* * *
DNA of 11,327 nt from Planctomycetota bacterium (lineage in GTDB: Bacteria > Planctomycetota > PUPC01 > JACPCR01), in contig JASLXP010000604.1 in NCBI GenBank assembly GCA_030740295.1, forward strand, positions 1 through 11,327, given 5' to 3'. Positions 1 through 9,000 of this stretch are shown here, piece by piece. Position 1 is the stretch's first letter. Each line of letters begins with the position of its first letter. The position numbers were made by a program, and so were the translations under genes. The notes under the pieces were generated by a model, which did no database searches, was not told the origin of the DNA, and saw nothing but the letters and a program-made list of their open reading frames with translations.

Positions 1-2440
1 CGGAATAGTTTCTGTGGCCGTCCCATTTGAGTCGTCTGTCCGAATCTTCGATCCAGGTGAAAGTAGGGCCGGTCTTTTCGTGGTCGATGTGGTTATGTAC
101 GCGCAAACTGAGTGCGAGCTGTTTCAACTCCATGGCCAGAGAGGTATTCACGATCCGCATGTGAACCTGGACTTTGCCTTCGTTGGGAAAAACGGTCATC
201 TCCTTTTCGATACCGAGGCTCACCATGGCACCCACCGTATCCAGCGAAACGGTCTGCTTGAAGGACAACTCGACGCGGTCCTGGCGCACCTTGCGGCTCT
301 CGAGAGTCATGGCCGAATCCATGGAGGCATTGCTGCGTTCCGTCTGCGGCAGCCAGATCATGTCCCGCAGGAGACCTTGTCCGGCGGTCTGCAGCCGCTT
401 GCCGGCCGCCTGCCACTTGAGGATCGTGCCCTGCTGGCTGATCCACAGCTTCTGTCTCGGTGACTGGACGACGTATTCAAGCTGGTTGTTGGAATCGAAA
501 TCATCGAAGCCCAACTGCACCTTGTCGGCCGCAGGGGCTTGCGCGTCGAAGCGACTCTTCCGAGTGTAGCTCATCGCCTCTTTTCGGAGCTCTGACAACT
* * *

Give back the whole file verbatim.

DNA of 11,327 nt from Planctomycetota bacterium (lineage in GTDB: Bacteria > Planctomycetota > PUPC01 > JACPCR01), in contig JASLXP010000604.1 in NCBI GenBank assembly GCA_030740295.1, forward strand, positions 1 through 11,327, given 5' to 3'. Positions 1 through 9,000 of this stretch are shown here, piece by piece. Position 1 is the stretch's first letter. Each line of letters begins with the position of its first letter. The position numbers were made by a program, and so were the translations under genes. The notes under the pieces were generated by a model, which did no database searches, was not told the origin of the DNA, and saw nothing but the letters and a program-made list of their open reading frames with translations.

Positions 1-2440
1 CGGAATAGTTTCTGTGGCCGTCCCATTTGAGTCGTCTGTCCGAATCTTCGATCCAGGTGAAAGTAGGGCCGGTCTTTTCGTGGTCGATGTGGTTATGTAC
101 GCGCAAACTGAGTGCGAGCTGTTTCAACTCCATGGCCAGAGAGGTATTCACGATCCGCATGTGAACCTGGACTTTGCCTTCGTTGGGAAAAACGGTCATC
201 TCCTTTTCGATACCGAGGCTCACCATGGCACCCACCGTATCCAGCGAAACGGTCTGCTTGAAGGACAACTCGACGCGGTCCTGGCGCACCTTGCGGCTCT
301 CGAGAGTCATGGCCGAATCCATGGAGGCATTGCTGCGTTCCGTCTGCGGCAGCCAGATCATGTCCCGCAGGAGACCTTGTCCGGCGGTCTGCAGCCGCTT
401 GCCGGCCGCCTGCCACTTGAGGATCGTGCCCTGCTGGCTGATCCACAGCTTCTGTCTCGGTGACTGGACGACGTATTCAAGCTGGTTGTTGGAATCGAAA
501 TCATCGAAGCCCAACTGCACCTTGTCGGCCGCAGGGGCTTGCGCGTCGAAGCGACTCTTCCGAGTGTAGCTCATCGCCTCTTTTCGGAGCTCTGACAACT